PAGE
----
Former Trump campaign chairman Paul Manafort has agreed to co-operate with an investigation into alleged Russian meddling in the US election as part of a plea deal.
In court on Friday, he pleaded guilty to two criminal charges in the deal with Special Counsel Robert Mueller.
The agreement avoids a second trial on money laundering and other charges.
The White House insists the guilty plea has absolutely nothing to do with President Donald Trump.
Manafort was convicted last month on eight counts of fraud, bank fraud and failing to disclose banks accounts.
That was the first criminal trial arising from the justice department’s investigation into alleged interference by Russia in the 2016 election.
However, the charges only relate to Manafort’s political consulting with pro-Russian politicians in Ukraine, largely pre-dating his role with the Trump campaign.
What happened on Friday?
In an appearance at a federal court in Washington DC, Manafort – who is being held in custody – pleaded guilty to one charge of conspiracy against the US and one charge of conspiracy to obstruct justice.
Correspondents say he faces up to 10 years in prison under the deal and will also forfeit four of his properties and the contents of several bank accounts. Deadlocked charges from the previous trial will be dismissed if there is “successful co-operation” with the special counsel.
A lawyer for Manafort, Kevin Downing, told reporters outside the court that his client “wanted to make sure that his family was able to remain safe and live a good life”.
Manafort, 69, worked for Mr Trump’s presidential campaign for five months in 2016 and was in charge when Mr Trump clinched the Republican party nomination.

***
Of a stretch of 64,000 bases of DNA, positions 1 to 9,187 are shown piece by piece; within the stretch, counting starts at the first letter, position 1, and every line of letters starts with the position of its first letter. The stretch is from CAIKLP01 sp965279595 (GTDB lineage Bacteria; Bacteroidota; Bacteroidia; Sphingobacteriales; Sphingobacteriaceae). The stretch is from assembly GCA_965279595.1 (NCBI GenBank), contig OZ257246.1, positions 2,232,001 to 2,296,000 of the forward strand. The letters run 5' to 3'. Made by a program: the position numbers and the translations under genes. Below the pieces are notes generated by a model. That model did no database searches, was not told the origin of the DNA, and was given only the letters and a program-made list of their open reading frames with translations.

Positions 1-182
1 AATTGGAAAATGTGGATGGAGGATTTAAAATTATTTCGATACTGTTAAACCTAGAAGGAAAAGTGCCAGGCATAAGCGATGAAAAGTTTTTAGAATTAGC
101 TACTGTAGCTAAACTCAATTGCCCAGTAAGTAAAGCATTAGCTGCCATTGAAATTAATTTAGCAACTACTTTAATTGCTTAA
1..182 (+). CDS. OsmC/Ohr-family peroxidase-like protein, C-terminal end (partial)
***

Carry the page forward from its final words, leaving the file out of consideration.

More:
In a statement, White House spokeswoman Sarah Sanders said on Friday: “This had absolutely nothing to do with the president or his victorious 2016 presidential campaign. It is totally unrelated.”
President Trump has branded the Mueller investigation a “witch hunt” and insisted there was no collusion between his team and Russia. The Kremlin has also repeatedly denied any meddling.
The charges in the planned second trial were to include money laundering, conspiring to defraud the US, witness tampering and failing to register as a foreign agent. Jury selection had been due to start on Monday.
What might Manafort reveal?
Analysis by Anthony Zurcher, BBC News, Washington
In a year filled with blockbuster Friday news stories, the announcement that Paul Manafort is co-operating with Robert Mueller’s investigation is one of the biggest.
Although the White House downplays his importance to the campaign, Mr Manafort had top perch in the Trump team for key months in 2016.
For instance, he was in the June Trump Tower meeting with Donald Trump Jr, Jared Kushner and Russian nationals that was originally billed as a chance to obtain damaging information Russia had on Democratic candidate Hillary Clinton. He took cryptic notes about that meeting that he now might be willing to discuss.
After his August conviction on financial and tax fraud charges in Virginia, the prospect of Mr Manafort’s walking away from his legal headaches a free man had been eliminated. It appears that the reality of additional legal expenses and possibly more prison time finally pushed the long-time Washington lobbyist to make a deal. This is probably exactly what the special counsel team had hoped for.
Now the president, who tweeted last month that Mr Manafort was a “brave man” who “refused to break and make up stories in order to get a deal”, is left to wonder what comes next.
How did we get here?
Manafort was charged by Mr Mueller last October. At trial, he was accused of using 31 foreign bank accounts in three different countries to evade taxes on millions of dollars.
Prosecutors presented evidence of Manafort’s luxurious lifestyle, saying it was only possible because of his bank and tax fraud.
Following last month’s conviction, President Trump praised his former campaign chairman for refusing to “break” under legal pressure.
He tweeted he felt “very badly” for Manafort and lauded him for declining to “make up stories” to get a deal.